لماذا هذا الكتاب رائع؟لأن د.جيرمي خالف العرف السائد في كتب الاستثمار , لم يعطك وصفة جاهزة و إنما غطى أهم المواضيع الاستثمارية و علق عليها احصائياً .. مثال ما هي نسبة نجاح محفظتك لم اشتريت الأسهم شهر يناير بدل من سبتمر؟
É excelente em mostrar um panorama geral sobre investir em renda variável, tanto explicando o prêmio de ações em comparação ao demais investimentos, quanto o prêmio dos demais fatores, como ações de valor, de menor capitalização (small stocks), entre outros. Adorei que não só o autor mostra o histórico, mas também inclui fontes e referências para suas afirmações durante a leitura mesmo. Também gostei que, em alguns capítulos, o autor assume uma postura neutra, mostrando as vantagens e desvantagens de algumas estratégias, como análise técnica. Fiquei surpresa também porque ele sugere que a pequena investidora use estratégias passivas, sempre focando em reduzir o custo e não tentar bater o mercado. Tem um capítulo sobre economia comportamental, mas ainda acho melhor ler direto Pensar rápido, pensar despacio. Porém, achei que foca muito no mercado estadunidense, e não explora muito sobre os demais mercados de capitais. Em um dos capítulos, ele coloca que os investidores dos EUA não têm por que se preocupar com supervalorização das ações estadunidenses. E justifica isso dizendo que os investidores de países emergentes vão comprar as ações dos EUA porque assume que o mercado EUA continuará sendo o mais estável daqui a 30-40 anos.
Very interesting book, although many of the chapters boil down to: here's how you could time the market, here's how trends work and how you can buy based on them, here's how.... and end with "but seriously, just buy broad-based low-cost index funds as that's the way to do it. At least the conclusion is right even if the explanation of all sorts of complex ideas that sometimes did and often don't work makes you think for a while that people can actually beat the market (hint: they can't do so consistently, mostly it's luck if they do, and transaction costs means that most of the time they don't actually beat the market after transaction costs and taxes are taken into account).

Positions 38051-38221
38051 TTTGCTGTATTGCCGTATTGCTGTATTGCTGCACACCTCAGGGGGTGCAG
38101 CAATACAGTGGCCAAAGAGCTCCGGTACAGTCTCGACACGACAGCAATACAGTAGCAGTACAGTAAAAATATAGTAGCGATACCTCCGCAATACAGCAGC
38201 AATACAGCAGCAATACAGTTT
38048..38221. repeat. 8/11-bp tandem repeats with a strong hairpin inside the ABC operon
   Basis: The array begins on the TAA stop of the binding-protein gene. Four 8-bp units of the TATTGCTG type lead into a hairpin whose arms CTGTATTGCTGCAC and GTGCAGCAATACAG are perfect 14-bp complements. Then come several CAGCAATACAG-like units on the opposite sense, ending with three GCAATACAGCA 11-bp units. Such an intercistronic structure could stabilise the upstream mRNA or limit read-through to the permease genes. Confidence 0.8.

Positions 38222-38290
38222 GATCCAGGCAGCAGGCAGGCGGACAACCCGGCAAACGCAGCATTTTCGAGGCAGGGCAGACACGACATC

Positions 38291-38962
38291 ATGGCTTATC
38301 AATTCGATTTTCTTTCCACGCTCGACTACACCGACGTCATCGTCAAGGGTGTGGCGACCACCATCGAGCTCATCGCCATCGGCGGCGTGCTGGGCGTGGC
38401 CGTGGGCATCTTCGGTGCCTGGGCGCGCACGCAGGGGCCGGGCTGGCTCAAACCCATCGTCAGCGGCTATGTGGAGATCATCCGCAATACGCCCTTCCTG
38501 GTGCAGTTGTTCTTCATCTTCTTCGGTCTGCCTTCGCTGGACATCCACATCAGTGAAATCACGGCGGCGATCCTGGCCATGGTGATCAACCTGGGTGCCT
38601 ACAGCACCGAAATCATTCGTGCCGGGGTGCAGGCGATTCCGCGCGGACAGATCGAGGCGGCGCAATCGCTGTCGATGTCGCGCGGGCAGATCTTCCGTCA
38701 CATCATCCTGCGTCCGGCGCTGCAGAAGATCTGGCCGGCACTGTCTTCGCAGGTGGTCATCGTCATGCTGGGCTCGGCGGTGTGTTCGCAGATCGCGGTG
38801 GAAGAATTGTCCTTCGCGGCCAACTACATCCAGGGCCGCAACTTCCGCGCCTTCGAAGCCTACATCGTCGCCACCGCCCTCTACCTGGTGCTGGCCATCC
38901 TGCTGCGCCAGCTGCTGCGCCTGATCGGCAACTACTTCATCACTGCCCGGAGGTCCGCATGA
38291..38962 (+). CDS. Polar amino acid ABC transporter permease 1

Provided splendid insight to the world economy in reference to the modern market. Foundational to all investors, examining all aspects from macro economics to the psychology of behavioral investing. Can be a hard read, not the most exciting, need lots of coffee to finish it.
A must read for those who are inclined to believe that sending your hard-earned money to strangers on Wall Street who promise to send back even more money over the next 20 - 30 yrs will end well. This still one of the classic stock market investing books by a brilliant economic professor at the Univ. of Pennsylvania Wharton School. If you own stocks you need to own this book. Just remember the "long term" is based on a 50 yr hold period. If you get in at the wrong end of a 10-20 yr flat period (1930-1952, 1967-1977, 1999-2012) the market might remain flat longer than you can remain solvent.
This review is for the fifth edition which should be read over past editions for sure with additional information on more recent trends and the great recession of 2008. Excellent book that covers many different topics, supports the firm foundation theory and fundamental analysis of equities. Favors fundamental or value index funds, dividend paying companies with long term growth, low risk long term investing. Obviously biased towards long term investments. I tend to agree with many of the authors suggestions based on the data but ignoring higher risk short term opportunities does prevent some potential profits but could keep you from losing a lot as well.